“I think the fact this rumour spread so far, and was considered plausible enough to analyse is really a reflection of an underlying shortcoming of Chinese governance,” said Thompson.

China’s government has not responded to the rumours, but public security authorities were among those posting under the hashtag “the truth about large-scale cancellation of flights across the country”, disputing the significance of the cancellations which they said was normal for the pandemic.

The party congress begins on October 16, The Guardian reported.

The event, in Beijing’s Great Hall of the People, is closed to the public but is the most important date on the CCP’s five-year political cycle.

There is speculation that Xi could further consolidate power with the promotion of stronger allies to senior positions, and that the party will resurrect the ‘people’s leader’ title not used since Mao Zedong.

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Will CCP regulations block Xi from securing a third term?

A regulation entitled “Interim Provisions on the Term of Office of Leading Party and Government Cadres” supposedly could challenge Xi’s ability to remain at the head of the CCP in the next term

As the Chinese President Xi Jinping is eyeing to secure a third term in office, his political opponents are challenging this bid of the President at a time when his much-criticized strict “Zero-COVID” policies have brought the entire nation to the brink of economic collapse.

Xi obviously faced an ever-increasing attack from his opponents and this is evident in a recent post published by Cai Xia, a retired professor at the Party School of the Central Committee of the Chinese Communist Party.

In his post, he referred to a regulation entitled “Interim Provisions on the Term of Office of Leading Party and Government Cadres”. According to a post by him on Twitter, he said that this provision is still in effect.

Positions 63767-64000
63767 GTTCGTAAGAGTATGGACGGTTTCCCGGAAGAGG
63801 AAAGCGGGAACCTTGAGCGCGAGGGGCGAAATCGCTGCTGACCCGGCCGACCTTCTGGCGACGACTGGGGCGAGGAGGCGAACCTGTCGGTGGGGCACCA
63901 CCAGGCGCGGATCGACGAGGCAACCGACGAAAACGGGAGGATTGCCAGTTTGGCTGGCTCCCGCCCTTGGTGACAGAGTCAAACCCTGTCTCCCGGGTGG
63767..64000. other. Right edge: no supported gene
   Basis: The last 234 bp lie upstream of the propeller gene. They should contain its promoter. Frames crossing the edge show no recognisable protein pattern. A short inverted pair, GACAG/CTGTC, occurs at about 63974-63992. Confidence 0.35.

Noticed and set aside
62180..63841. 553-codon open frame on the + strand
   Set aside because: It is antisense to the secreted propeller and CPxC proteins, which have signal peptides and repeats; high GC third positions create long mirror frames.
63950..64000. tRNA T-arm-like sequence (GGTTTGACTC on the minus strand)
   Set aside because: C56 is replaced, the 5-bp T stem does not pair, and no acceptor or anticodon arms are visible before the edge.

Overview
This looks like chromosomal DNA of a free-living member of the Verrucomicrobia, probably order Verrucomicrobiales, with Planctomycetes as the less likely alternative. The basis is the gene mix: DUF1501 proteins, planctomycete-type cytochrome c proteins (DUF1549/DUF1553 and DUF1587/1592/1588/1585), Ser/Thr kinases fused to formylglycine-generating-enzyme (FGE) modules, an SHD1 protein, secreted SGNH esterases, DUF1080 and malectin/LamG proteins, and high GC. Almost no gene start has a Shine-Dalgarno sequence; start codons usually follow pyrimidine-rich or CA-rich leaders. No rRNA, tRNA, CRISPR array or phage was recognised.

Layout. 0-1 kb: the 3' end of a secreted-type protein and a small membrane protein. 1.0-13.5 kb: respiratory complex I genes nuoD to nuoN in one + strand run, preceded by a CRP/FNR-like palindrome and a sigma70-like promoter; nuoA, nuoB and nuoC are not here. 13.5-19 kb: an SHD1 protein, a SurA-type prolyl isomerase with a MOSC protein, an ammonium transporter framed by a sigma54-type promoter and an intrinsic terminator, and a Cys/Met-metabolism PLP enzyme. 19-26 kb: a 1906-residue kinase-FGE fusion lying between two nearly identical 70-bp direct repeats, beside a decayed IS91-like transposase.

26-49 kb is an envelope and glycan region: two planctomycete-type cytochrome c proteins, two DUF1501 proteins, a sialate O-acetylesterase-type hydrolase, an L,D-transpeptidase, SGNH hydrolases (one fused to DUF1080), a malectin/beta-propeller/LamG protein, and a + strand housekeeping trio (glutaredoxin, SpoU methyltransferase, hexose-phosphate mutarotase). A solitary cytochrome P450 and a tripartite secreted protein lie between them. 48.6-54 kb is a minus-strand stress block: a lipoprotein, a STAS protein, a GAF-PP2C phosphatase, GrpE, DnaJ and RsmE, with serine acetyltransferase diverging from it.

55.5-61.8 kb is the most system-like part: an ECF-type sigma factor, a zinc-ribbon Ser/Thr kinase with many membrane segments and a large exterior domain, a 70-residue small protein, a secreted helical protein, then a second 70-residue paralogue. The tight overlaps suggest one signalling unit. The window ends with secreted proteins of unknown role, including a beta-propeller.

It is interesting to note that this interim provision supposedly could challenge Xi’s ability to remain at the head of the CCP in the next term, reported Global Strait.

As per this provision, the tenure of the CCP party and the Chinese government leading cadres is limited. They can only serve in the same position for two consecutive terms or a total of 15 years.

After this post by Cai, a Taiwanese media outlet published an article on this provision. In June 5 article, the interim provision could hinder Xi’s wish to extend his Party leadership.

The article talks about how Xi, since 2017, had been meeting various substantive obstacles to his re-election. According to former diplomat and author Roger Garside, the Chinese president Xi’s opponents are also taking advantage of the country’s internal troubles to undermine him.

Chinese President and General Secretary of Chinese Communist Party Xi Jinping (Xinhua_Ju Peng_IANS)

Garside, the author of the book “China Coup,” said that the Chinese leader is facing a combination of external and internal pressures.

“There are tipping points… looming up in the Chinese scene of the very gravest kind,” he said, adding that these would allow rivals within the leadership to move against Xi, as per the media portal.

To add insult to injury, China’s Zero-COVID policy and mass lockdowns have produced “a very vulnerable state in China, and an imperative to isolate China from the rest of the world,” he said.

“And internally, it is aroused, as we have seen on videos from Shanghai and elsewhere, anger, indignation, and an erosion of respect and loyalty for the Communist Party,” Garside said adding, “But this came against a background of a disastrous performance in the property sector. We have seen the default of major property developers,” he added. (ANI)